Becky Levine, Writer’s Digest Books, 2010, 293 pgs.
The book is divided into several sections. The first and last sections deal with questions that arise in looking for and/or being part of a critique group: start your own or join an existing group; in-person or online; frequency, structure or format, expectations and responsibilities of members of a critique group; etc. A relatively minor section towards the end sketches a plan for the writer to utilize critique comments in revising and/or rewriting his work. But the bulk of the reference deals with critiquing a writer’s submission; there are separate sections for critiquing fiction, non-fiction (magazine articles, non-fiction book proposals, how-to/self-help, memoir, travel writing), and children’s books. Each section, save the last, concludes with worksheets and examples that also serve as a summary or highlight of that particular section.
Regardless of genre, Levine starts off each chapter within the various critiquing sections with a call to the critiquer to pay attention to his feelings or impressions about what he’s reading; e.g., areas of boredom, lack of tension, disconnectedness, hero passivity, confusing dialogue, etc.: something that either frustrates, confuses, or bores you as a critiquer/reader. Such impressions are basically symptoms that generally signal weaknesses in the writing. After listing the possible feelings you might experience, Levine discusses probable root causes for such symptoms and suggests not only remedies, but ways to “soften the blow” and provide constructive criticism in a positive light. By way of illustration, Levine shows us actual excerpts that “get it right,” followed by a fictitious negative example of writing that falls flat, along with possible critique comments.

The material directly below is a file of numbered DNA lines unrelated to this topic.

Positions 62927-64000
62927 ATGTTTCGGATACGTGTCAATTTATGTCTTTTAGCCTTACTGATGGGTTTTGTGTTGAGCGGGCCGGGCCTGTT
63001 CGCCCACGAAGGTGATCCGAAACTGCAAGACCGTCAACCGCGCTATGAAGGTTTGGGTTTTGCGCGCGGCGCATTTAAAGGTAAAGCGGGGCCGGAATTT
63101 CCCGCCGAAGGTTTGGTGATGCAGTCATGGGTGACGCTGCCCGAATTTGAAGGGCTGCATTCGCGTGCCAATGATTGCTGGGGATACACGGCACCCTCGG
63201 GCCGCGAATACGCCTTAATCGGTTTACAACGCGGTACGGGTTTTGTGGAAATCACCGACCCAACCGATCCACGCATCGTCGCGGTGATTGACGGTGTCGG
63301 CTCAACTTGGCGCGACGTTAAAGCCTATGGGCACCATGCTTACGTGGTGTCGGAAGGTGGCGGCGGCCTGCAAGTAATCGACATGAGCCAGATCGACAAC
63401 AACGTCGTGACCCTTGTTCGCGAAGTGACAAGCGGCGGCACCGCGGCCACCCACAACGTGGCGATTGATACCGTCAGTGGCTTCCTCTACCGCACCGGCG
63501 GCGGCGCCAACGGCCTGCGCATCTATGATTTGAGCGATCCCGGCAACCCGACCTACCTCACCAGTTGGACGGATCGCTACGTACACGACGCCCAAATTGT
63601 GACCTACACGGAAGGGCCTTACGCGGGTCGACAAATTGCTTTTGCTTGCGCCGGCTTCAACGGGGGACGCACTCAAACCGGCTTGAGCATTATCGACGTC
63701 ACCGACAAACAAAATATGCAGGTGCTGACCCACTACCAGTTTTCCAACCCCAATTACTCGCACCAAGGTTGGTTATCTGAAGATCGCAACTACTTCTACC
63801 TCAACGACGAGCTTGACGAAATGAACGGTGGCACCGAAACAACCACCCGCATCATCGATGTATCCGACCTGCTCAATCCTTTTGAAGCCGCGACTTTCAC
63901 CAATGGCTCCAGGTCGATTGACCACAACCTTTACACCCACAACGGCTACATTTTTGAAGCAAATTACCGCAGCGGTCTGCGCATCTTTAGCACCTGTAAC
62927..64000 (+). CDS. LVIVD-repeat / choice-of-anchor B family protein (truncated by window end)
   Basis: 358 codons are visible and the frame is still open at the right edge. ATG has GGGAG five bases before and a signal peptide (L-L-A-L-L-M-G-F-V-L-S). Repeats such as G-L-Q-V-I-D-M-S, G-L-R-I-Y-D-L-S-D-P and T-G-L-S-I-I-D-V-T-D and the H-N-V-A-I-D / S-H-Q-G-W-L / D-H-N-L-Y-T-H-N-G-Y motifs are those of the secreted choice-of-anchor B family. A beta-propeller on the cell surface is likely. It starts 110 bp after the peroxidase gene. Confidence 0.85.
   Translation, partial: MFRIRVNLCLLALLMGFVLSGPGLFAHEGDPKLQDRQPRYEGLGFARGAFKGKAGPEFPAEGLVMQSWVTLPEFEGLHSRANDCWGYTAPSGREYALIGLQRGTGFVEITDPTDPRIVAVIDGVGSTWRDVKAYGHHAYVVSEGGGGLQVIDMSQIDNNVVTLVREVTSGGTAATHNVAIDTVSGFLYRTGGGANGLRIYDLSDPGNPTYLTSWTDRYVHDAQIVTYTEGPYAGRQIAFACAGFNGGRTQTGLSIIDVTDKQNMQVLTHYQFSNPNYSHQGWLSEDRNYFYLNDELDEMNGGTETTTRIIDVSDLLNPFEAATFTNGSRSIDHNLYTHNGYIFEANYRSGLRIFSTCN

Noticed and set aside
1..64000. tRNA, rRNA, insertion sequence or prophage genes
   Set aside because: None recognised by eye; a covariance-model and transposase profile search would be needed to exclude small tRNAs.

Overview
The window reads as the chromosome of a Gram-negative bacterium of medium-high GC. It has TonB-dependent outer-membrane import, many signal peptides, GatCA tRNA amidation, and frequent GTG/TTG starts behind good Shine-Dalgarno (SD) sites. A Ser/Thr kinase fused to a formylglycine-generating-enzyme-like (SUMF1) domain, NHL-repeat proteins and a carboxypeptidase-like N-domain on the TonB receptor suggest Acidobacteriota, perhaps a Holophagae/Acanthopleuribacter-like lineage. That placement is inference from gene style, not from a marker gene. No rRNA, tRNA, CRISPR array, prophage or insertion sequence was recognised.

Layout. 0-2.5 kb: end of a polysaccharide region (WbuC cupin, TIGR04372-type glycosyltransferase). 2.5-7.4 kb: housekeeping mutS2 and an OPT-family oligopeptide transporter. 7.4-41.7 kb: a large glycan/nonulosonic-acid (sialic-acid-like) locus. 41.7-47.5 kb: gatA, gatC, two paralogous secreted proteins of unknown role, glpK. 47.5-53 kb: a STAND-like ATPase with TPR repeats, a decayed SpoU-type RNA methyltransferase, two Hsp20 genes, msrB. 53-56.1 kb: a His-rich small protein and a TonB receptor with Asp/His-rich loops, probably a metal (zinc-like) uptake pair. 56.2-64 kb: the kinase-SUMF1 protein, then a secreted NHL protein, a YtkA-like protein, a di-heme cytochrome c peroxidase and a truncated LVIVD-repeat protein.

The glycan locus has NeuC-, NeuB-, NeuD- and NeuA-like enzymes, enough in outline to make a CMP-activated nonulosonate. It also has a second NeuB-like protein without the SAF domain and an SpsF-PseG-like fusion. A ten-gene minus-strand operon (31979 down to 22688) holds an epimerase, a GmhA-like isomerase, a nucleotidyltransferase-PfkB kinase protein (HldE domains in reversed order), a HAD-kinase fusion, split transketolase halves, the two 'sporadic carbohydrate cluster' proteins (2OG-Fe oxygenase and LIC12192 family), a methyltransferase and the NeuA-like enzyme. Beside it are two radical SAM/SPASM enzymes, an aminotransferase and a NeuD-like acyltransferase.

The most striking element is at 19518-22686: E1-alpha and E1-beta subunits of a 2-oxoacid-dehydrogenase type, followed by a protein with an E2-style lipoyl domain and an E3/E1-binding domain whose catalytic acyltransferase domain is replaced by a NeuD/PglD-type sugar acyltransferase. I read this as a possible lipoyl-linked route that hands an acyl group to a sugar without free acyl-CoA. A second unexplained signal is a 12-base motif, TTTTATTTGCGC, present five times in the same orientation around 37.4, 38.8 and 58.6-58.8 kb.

The critiquing fiction section seems to have the lion’s share of the book, as there are separate chapters on the different foci of critiquing fiction: critiquing for plot, character, point of view and voice, dialogue, description, and scene structure. The critiquing non-fiction section has a chapter on each of the types of non-fiction writing, and the section on critiquing children’s books has a chapter each on picture books, beginning readers, and chapter books. Irrespective of one’s particular genre interest(s), the reader would benefit from reading all sections rather than skipping the ones pertaining to other genres.
I think this book will prove helpful not only for the person interested in learning how to give a worthy critique, but also for anyone who wishes to improve his writing. Knowing in advance some of the common writing weaknesses can assist the writer in avoiding these pitfalls in the first place. I am looking forward to implementing some of the tips and suggestions I’ve gleaned from reading this book.